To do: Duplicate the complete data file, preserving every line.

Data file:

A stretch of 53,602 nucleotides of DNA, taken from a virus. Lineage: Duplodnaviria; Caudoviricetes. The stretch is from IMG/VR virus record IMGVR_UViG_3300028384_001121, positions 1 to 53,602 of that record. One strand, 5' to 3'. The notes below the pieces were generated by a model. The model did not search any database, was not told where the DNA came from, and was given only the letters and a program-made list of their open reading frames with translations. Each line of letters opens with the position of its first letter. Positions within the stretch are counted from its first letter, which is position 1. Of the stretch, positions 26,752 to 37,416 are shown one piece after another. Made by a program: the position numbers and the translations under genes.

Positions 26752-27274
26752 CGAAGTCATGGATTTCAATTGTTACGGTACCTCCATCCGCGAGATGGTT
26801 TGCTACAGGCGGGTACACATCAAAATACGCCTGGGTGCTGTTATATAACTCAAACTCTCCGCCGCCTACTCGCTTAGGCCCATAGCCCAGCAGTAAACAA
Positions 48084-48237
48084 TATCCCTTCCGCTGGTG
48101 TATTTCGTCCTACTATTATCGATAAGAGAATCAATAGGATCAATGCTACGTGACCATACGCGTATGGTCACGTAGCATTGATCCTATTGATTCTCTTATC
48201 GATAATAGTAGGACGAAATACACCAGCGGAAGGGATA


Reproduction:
A stretch of 53,602 nucleotides of DNA, taken from a virus. Lineage: Duplodnaviria; Caudoviricetes. The stretch is from IMG/VR virus record IMGVR_UViG_3300028384_001121, positions 1 to 53,602 of that record. One strand, 5' to 3'. The notes below the pieces were generated by a model. The model did not search any database, was not told where the DNA came from, and was given only the letters and a program-made list of their open reading frames with translations. Each line of letters opens with the position of its first letter. Positions within the stretch are counted from its first letter, which is position 1. Of the stretch, positions 26,752 to 37,416 are shown one piece after another. Made by a program: the position numbers and the translations under genes.

Positions 26752-27274
26752 CGAAGTCATGGATTTCAATTGTTACGGTACCTCCATCCGCGAGATGGTT
26801 TGCTACAGGCGGGTACACATCAAAATACGCCTGGGTGCTGTTATATAACTCAAACTCTCCGCCGCCTACTCGCTTAGGCCCATAGCCCAGCAGTAAACAA
Positions 48084-48237
48084 TATCCCTTCCGCTGGTG
48101 TATTTCGTCCTACTATTATCGATAAGAGAATCAATAGGATCAATGCTACGTGACCATACGCGTATGGTCACGTAGCATTGATCCTATTGATTCTCTTATC
48201 GATAATAGTAGGACGAAATACACCAGCGGAAGGGATA